14 Carbone et al. Page 14 Figure 2. Schematic representation of BAP1 domains and locations of the reported BAP1 germline mutations All the germline BAP1 mutations found in families with UVM and mesothelioma encode BAP1 proteins lacking the nuclear localization sequence. Most of them have an intact ubiquitin carboxyl-terminal hydrolase (UCH) domain 6, 7, 10, 13, 14, 16, 17, 19. Ba, BARD1 binding domain; H, HCF-1 binding domain; Br, BRCA1 binding domain; Y, YY1 binding domain; ULD, UCH37-like domain; NLS, nuclear localization signal; Red arrows, germline mutations.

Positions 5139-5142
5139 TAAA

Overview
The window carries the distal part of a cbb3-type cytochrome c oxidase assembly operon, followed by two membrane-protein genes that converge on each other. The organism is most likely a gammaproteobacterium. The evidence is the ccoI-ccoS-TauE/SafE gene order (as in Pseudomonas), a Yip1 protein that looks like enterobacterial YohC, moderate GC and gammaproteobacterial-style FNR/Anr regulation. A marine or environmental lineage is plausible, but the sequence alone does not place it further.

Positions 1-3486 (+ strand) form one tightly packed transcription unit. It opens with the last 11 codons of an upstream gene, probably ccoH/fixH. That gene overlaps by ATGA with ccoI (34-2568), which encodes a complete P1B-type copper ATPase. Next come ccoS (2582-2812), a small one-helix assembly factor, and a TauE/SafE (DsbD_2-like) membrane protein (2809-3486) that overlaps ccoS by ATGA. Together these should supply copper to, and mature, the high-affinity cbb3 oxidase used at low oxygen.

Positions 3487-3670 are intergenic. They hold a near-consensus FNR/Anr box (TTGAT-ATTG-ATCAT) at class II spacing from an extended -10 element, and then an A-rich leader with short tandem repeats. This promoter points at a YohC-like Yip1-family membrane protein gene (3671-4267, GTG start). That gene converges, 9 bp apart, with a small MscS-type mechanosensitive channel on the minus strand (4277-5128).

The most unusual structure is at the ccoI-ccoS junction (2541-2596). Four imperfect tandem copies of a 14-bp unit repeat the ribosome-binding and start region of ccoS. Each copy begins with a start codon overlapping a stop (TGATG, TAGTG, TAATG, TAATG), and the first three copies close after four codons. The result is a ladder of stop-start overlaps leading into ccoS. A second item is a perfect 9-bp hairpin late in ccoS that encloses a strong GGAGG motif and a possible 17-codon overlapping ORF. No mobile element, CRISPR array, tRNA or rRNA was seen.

15 Carbone et al. Page 15 Table 1 Description of tumors rates and age at diagnosis in the BAP1-mutated cohort and US cancer incidence and median age at diagnosis (source: SEER) Age at diagnosis US statistics Tumor N total N cases Ref. % (95%CI * ) N age known Range (years) Mean (s.d.) (years) Incidence per 100,000 p.yr Median age (years) Malignant mesothelioma ,10,14,16, ( ) (15.5) Uveal melanoma ,7,10,12,16, ( ) (12.8) Cutaneous melanoma ,12,16, ( ) (10.0) Lung cancer ,16, ( ) (5.35) Breast cancer ,12, ( ) (20.4) Ovarian cancer , ( ) (7.1) Renal carcinoma , ( ) (7.8) Non-melanoma skin c ( ) Meningioma Cholangiocarcinoma <1 8 th decade Leiomyosarcoma <1 5 th decade Neuroendocrine tumors to Pancreatic cancer Paraganglioma to rd to 5 th decade Malignant Fibrous Histiocytoma rth to 7 th decade Cancer non specified Patients with at least 1 malignancy ,7,10,12,14,16, ( ) (14.1) Patients with 2 or more malignancies ** ( ) 8% of all cancer survivors MBAITs , ( ) Abbreviations: N: number; 95% CI: 95% confidence interval; s.d.: standard deviation; p.yr: person year; - data not available. Criteria of inclusion: Published data of individuals tested genetically and found to carry BAP1 germline mutations. * The confidence intervals were calculated using the Wilson method, without correction for continuity. ** 13 persons among the 53 with malignancies had 2 or more malignant tumors; that is 24.53%, 95%CI: (14.94%-37.57%), compared with 8% in US.